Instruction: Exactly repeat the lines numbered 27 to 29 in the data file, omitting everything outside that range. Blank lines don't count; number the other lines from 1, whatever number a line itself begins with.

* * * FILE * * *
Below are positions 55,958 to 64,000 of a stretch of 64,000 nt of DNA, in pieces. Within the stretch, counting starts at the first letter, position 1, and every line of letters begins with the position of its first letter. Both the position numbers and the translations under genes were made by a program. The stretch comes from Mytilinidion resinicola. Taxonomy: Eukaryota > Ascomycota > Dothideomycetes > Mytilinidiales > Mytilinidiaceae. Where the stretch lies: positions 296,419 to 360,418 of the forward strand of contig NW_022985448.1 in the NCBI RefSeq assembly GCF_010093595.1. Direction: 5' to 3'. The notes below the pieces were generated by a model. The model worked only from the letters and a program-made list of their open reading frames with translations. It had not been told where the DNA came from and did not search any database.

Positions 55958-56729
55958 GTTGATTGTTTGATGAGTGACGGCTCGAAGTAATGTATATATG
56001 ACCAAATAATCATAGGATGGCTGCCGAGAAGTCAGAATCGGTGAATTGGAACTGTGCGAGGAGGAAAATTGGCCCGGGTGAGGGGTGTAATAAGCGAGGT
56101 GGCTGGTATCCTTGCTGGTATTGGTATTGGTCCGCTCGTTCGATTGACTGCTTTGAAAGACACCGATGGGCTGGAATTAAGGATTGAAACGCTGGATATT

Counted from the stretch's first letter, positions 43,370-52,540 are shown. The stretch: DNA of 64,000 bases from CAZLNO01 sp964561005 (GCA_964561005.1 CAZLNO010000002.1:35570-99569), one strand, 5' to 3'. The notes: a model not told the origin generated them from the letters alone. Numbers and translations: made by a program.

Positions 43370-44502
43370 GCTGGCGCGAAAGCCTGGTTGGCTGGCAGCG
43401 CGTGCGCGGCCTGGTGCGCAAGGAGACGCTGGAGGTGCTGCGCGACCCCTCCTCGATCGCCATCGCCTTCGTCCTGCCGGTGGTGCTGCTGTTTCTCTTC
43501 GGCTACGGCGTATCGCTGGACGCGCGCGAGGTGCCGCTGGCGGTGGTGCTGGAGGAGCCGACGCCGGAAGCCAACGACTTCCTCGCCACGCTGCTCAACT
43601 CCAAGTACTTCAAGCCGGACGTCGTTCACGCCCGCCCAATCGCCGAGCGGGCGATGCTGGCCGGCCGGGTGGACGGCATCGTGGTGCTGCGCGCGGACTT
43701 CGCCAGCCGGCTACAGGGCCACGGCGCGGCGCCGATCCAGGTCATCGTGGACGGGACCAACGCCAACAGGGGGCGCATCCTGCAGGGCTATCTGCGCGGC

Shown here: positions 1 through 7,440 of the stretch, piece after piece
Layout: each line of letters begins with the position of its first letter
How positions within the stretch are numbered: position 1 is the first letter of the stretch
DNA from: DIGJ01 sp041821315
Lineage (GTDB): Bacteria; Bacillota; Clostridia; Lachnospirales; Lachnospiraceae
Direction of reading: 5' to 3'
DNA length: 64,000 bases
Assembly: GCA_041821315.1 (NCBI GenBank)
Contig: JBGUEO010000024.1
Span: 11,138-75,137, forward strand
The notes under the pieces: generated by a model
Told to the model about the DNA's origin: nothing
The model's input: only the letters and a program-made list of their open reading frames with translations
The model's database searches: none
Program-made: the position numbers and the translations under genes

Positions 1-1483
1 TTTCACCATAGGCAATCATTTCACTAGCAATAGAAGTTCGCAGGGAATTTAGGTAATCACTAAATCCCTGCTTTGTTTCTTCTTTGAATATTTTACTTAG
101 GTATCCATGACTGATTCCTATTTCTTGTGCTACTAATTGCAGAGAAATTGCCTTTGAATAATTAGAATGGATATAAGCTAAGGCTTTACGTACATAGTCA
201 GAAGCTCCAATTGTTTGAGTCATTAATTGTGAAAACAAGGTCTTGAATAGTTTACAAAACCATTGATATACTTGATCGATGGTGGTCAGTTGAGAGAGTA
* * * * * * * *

Program-made: the position numbers and the translations under genes

Positions 1-1483
1 TTTCACCATAGGCAATCATTTCACTAGCAATAGAAGTTCGCAGGGAATTTAGGTAATCACTAAATCCCTGCTTTGTTTCTTCTTTGAATATTTTACTTAG